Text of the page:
Also, I’m planning to finally publish my book that I started years ago, and I hope this blog will become a place I can share that walk too… and maybe a way to market myself and said book. Eek. I don’t even like the way that sounds. Publishing a book requires the author to put themselves OUT THERE. I’m beginning to look at book proposal templates, and my heart rate is up and skipping. I’m intimidated, and a voice in my head is telling me that there is no way I can pull this off. And then I read in the book proposal template (thanks, wordmelon.com), and it literally says in there, if you don’t think you can do this, you won’t be able to convince a publisher that you can do it either. Damn. So first I have to work on changing that voice in my head and gain a little confidence in myself. This blog may be a good place to start.

living the dream 2009-2016

seven years and at least eight road trips have passed. in the moment of a double take, while i turned, blinked and then quickly looked back, so much time has gone by in those short years. the 3 year old baby is well into his 10th year. the 6 year old big kid is going on 13, a big kid on the slow transformation to an adult. it seems like we were just at the AAA in east liberty, getting the title of the 2001 red vw eurovan weekender transferred into our names. we were giddy with excitement at the road that lay open wide before us with this purchase. a dream all wrapped up in one pop-top van. this vehicle was going to be our only car, our every day transporter to things around the city, and our weekend transporter to our other life, our climbing life. oh the road trips we could take! we had barely owned the van before we began planning life around it. the kids couldn’t wait to romp around the pop up. this eurovan was the perfect purchase for us. absolutely perfect. it was just a vehicle, yes, but it also became our symbol of the good life.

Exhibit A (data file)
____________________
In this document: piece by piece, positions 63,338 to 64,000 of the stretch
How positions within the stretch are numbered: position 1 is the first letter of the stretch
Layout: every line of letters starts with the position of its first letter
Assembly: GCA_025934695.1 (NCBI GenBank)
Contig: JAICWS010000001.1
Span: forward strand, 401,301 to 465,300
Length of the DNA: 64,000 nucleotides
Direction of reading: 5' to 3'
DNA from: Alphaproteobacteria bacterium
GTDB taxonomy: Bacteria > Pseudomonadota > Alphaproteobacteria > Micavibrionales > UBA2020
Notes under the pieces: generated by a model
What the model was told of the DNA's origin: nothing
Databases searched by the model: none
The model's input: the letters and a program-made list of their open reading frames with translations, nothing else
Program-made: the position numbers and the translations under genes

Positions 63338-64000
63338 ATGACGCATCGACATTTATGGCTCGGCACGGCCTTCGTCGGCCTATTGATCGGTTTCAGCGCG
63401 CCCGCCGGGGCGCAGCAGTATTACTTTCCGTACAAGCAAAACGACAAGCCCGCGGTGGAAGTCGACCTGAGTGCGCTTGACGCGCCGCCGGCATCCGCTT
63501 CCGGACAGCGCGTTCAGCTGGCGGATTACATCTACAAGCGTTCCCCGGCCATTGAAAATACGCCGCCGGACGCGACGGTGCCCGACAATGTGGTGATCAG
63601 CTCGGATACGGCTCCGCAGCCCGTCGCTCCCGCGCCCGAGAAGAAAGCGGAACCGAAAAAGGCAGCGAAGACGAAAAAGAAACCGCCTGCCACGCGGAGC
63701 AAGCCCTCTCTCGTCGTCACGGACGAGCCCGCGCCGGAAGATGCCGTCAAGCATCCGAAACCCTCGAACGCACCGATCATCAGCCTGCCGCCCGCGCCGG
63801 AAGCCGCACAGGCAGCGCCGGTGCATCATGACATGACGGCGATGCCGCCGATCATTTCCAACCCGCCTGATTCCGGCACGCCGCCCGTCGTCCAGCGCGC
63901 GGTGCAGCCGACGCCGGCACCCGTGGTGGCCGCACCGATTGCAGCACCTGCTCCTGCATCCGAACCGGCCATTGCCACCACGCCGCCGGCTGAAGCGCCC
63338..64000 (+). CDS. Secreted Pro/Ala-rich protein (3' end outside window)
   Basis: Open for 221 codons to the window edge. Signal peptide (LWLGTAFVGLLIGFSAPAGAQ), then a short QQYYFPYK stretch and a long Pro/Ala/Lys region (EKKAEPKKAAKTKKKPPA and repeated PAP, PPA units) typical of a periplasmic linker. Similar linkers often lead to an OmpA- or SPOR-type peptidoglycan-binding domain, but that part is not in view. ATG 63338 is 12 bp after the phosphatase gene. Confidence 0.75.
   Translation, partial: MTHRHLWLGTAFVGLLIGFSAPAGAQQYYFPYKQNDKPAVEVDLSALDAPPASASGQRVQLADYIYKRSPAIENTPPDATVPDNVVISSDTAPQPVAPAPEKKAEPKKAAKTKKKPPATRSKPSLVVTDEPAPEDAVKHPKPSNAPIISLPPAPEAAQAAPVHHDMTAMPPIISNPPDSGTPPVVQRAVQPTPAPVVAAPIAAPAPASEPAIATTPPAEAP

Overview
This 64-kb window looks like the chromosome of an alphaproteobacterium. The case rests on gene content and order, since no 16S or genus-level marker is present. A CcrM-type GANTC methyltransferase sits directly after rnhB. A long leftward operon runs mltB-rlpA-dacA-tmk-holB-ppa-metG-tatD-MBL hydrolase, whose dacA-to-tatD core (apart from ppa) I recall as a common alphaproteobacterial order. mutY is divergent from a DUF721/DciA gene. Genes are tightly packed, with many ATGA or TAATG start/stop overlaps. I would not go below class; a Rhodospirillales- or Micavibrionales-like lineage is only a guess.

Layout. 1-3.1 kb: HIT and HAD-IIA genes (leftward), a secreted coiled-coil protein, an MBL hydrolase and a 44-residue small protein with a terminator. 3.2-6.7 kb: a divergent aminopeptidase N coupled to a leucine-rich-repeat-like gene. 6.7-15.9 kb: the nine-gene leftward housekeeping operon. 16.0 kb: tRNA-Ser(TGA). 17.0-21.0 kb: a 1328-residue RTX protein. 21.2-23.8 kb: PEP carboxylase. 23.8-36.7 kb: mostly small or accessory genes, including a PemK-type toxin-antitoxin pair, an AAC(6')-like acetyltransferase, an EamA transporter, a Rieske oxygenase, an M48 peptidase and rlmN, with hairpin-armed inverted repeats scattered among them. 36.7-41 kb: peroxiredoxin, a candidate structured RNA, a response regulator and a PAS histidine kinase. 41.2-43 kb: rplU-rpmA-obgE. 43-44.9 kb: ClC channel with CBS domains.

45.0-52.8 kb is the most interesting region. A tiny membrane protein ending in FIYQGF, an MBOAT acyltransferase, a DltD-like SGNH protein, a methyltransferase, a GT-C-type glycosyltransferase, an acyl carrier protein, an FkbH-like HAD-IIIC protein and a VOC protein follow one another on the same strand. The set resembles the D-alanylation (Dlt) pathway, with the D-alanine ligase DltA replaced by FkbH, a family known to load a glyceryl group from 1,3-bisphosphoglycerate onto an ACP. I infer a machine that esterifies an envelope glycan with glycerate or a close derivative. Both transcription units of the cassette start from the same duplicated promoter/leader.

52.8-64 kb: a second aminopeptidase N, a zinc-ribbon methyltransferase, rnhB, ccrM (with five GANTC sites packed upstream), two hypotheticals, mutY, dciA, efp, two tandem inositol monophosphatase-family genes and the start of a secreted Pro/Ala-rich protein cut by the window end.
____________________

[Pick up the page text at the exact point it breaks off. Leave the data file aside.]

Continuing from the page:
it’s hard to try to sum up these past 7 years. i can list all the big road trips: 2009 denver, colorado; 2010 hueco tanks, el paso, texas; 2011 6 week tour of the u.s. from pittsburgh to hueco to tucson, arizona to santa cruz, california, to salt lake city, utah to denver, colorado and back home; 2012 maple canyon and salt lake city in utah; 2013, steamboat springs, colorado and heuco tanks; 2014, hueco tanks; 2015 hueco tanks. and there were some other trips to connecticut and philadelphia and florida. but what’s hard is conveying in this short post what these trips meant to us. how we were challenged and how we grew as a family. the really amazing take your breath away good moments and the punch you in the gut hard moments when you just wish you were back home. all the stuff we got to see! we had birthdays on the road. the boys lost teeth on the road. we made new friends on the road. we made old friendships better. the van got us to every destination. she only broke down when we were home, around pittsburgh.